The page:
Many comments seemed to miss the point. One said:
I'm extremely curious as to why you think this as devalues fatherhood. You really didn't explain that issue very well.A theme of this blog is that the family court devalues fathers to be just support money payers, and maybe be awarded visitation privileges, contingent on good behavior. Throughout history, fathers have been much more than that. The father has been the head of household, with the responsibility to lead, support, teach, discipline, build character, etc.
But the typical dad in family court getw two weekends a month visitation, and no real opportunity to direct the upbringing of his child. He is a visitor. Maybe he is a swim coach or bicycle fixer or a friend, and that is all. This is wrong. Kids need moms and dads, and get something different from each.
Now a JC Penney Fathers Day ad says a father can be like a coach or a friend, and one of my gay commenters says that it is inspiring because he wants to have a biological child someday. If that ever happens, I hope that he is inspired to be more than a coach or a friend. Kids need more than that.
While courts are denying the rights and responsibilities of fathers, they are also aggressively pushing doctrines that are contrary to kids having a mom and a dad. Here are two examples from the last week.
The federal appeals court ruled that Calif. Prop. 8 is unconstitutional because California voters had no rational purpose in voting for it, so California same-sex couples and only California same-sex couples are entitled to marriage licenses. The decision is not about any rights that gays have or don't have, except that the idea is to force others to respect their relationships.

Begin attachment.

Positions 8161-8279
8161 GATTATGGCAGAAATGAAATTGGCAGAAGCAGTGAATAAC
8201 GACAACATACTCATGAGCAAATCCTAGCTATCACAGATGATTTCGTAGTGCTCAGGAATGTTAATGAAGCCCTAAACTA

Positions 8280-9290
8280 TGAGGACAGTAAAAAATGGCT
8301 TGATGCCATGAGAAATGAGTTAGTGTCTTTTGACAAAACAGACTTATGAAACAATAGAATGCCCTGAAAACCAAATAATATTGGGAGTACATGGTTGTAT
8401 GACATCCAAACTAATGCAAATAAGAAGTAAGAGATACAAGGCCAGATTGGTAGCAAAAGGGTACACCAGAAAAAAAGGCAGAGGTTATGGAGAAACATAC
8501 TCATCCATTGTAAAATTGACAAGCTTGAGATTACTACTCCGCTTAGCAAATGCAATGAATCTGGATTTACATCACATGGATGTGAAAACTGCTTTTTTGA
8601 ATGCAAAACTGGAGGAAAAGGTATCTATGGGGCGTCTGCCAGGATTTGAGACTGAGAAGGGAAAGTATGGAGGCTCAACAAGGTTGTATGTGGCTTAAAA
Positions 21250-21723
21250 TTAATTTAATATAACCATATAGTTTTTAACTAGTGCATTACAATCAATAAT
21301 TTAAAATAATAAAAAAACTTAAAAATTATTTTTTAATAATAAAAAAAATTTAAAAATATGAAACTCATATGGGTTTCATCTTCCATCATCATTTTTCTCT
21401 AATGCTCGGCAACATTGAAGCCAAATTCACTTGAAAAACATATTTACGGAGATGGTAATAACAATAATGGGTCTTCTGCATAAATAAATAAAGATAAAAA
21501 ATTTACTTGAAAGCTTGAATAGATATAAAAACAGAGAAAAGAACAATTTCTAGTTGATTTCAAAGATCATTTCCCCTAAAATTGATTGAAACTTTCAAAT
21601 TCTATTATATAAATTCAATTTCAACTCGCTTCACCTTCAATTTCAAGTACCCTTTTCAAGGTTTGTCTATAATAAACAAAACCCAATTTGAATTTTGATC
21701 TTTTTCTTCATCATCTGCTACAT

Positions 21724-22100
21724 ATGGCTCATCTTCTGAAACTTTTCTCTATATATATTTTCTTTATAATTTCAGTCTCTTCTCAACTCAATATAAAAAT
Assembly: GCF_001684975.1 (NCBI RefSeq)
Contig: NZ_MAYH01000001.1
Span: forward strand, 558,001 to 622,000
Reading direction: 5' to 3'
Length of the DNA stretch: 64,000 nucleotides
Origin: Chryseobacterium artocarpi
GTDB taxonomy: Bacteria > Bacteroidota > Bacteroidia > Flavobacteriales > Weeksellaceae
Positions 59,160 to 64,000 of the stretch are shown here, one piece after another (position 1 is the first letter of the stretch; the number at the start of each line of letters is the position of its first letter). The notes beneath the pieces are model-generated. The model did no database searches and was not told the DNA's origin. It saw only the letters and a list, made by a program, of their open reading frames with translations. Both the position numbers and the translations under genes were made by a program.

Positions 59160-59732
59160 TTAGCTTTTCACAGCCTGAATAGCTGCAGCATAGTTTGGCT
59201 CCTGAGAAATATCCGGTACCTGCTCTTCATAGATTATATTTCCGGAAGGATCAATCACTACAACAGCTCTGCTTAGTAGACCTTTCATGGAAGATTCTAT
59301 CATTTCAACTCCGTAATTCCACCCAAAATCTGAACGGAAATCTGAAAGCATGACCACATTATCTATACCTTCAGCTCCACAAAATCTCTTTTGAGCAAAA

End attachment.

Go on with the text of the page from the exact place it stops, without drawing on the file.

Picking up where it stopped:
The New Mexico supreme court ruled that a Wedding Photographer May Be Required (on Pain of Legal Liability) to Photograph Same-Sex Commitment Ceremonies. It sure seems to me that a private photographer should be able to photograph anyone she wants. There are plenty of other wedding photographers.
If gays were arguing for freedom to do what they want, then I would have no argument. But these cases are all about gays forcing others to respect their lifestyles. I believe that we have rights to form our own opinions. Some commenters have ad hominem attacks at anyone who disagrees.
Getting back to the JCP ad, it seems to portray an ideal father as a gay man who gets in a relationship with another gay man, adopts a couple of overseas babies, and aspires to be swim coach and friend to the kids.
One reader comments:
I can literally name 7 gay couples that I know personally who have adopted/are trying to adopt or who are using a surrogate/have used one. These are wealthy, upstanding citizens and wonderful parents who deserve all the same recognition and respect as any heterosexual father.There are also lesbian couples who have used artificial insemination from sperm donors or who have sued their ex-husbands for sole custody of their kids. Maybe some of them will be featured in the next JCP ad.
That's part of why many adoption agencies (such as the Independent Adoption Center, which caters to the LGBT community) choose to do open adoptions,I am glad someone respects the importance of biological parents. Some commenters seemed to deny that there was any difference between biological and adoptive parents. I am not against adoption, but one said, "Being a parent has nothing to do with where you got your child." I cannot agree with that. My being a parent had a lot to do with where I got the child.